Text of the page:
Many people believe that a 4x4 truck sends power to all (4) wheels when it's in 4x4. That's usually not true. Generally in a Ranger the power is sent to the right rear wheel. If the truck has a limited slip, it will divert power to the left rear wheel when it feels the right rear wheel start to slip. The same holds true with the front axle, except the power is generally sent to the left wheel, and then diverted to the right.
A locker allows power to be sent to both rear wheels (or both front if in 4x4). There are (2) types of lockers, (1) that is engage permanently using compressed air or electric, and the type that engages power to both wheels when you apply power to the differential (mashing the go pedal!).
A locker is a must for any serious offroad enthusiast. You'll need the locker to send power to both wheels to get the best traction.
As mentioned, there are different types of lockers:
(1) An air locker solidly locks the rear end together using a small air-compressor attached to a locker in the differential. The advantage is that you can switch between an open and locked differential instead of having the locker engaging and disengaging.
(2) An electric locker. Similar to above but is controlled electrically instead of using compressed air.
(2) A spool (Not Recommended) solidly locks the rear axles but should only be used for off-road competition since it doesn't let the axles turn at different speeds while cornering.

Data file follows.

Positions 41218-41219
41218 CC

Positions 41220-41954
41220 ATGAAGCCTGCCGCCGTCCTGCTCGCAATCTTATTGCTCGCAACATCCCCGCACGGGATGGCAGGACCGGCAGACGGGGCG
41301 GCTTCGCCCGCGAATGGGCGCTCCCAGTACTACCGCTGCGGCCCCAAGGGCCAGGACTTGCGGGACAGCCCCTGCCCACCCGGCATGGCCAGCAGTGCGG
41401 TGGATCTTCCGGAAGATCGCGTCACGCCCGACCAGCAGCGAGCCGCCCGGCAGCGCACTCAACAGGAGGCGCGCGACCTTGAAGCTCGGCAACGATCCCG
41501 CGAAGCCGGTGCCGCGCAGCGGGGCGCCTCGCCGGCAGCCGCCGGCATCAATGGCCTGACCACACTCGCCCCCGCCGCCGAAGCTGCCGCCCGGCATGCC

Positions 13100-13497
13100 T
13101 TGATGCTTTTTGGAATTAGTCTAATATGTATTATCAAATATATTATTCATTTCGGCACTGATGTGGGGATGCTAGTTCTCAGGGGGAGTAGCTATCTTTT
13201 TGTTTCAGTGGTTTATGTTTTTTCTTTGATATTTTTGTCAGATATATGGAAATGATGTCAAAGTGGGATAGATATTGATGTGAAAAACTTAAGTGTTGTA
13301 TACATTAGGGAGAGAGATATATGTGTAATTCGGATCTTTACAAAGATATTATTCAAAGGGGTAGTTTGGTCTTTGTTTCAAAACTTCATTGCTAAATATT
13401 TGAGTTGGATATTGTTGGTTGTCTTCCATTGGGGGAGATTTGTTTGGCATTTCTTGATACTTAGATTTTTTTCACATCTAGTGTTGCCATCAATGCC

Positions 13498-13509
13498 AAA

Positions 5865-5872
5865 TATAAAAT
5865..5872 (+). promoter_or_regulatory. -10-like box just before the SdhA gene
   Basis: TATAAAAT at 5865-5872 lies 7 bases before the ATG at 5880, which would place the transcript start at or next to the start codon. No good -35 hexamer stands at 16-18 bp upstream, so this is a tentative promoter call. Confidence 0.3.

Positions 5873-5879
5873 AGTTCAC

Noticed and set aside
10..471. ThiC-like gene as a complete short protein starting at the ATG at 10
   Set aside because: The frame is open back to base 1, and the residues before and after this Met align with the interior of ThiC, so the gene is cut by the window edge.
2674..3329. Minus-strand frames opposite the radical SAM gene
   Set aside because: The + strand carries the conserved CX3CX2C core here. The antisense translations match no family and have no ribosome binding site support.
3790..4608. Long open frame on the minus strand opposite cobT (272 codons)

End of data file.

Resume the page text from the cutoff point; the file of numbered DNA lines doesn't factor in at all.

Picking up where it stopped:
(3) A Lincoln Locker (Same as spool) is simply welding the spider gears in the differential together.
(4) A Detroit locker replaces the whole carrier and unlocks when turning.
(5) A Lock-Right is the most popular because it replaces the existing spider gears, unlocks while turning, is affordable, and doesn't require setting up the ring and pinion like a Detroit Locker would.
Axle trusses are something that you can add to your axle to protect it from bending during serious off-road use, Especially if you like jumping your truck. Desert racers in particular should have one of these because getting airborn is "normal use" for them. For most people, the additional strength added by a truss is cheap insurance against damaging an expensive axle A slight bend in an axle tube will quickly wear out the axles shafts and bearings. It may also damage the differential itself as well as cause distinctive wear to your expensive offroad tires. And of course, serious bending of the housing can cause the axle to break leaving you stuck somewhere.
You use to be able to find bolt on axle trusses. They were typically a heavy metal rod that ran under the axle tube between the leaf spring perches and had a plate welded to it that sat under the differential (skid plate). They were held on with u-bolts near the spring perches along with a strap that went over the front of the differential housing. The problem was that they hung down and would catch on things sacrificing ground clearance.
Eventually people began fabricating trusses that welded right to the top of the axlehousing.
The truss shown above left is made by T & T Customs and is designed to be welded on to the top of a Ford 8.8 (above right).
Adding larger tires requires the use of lower (numerically higher) gears. To figure out what gears you need after a tire size change, click HERE.
If you really want a 9-inch rear axle you can swap in one from a late 1970's Lincoln Towncar which has a width of 57-inches. The spring pads will have to be relocated to the top of the axle and the driveshaft will need modified to accept the larger U-Joint. Currie Enterprises (714-528-6957) can custom make a Ford 9-inch to your specifications.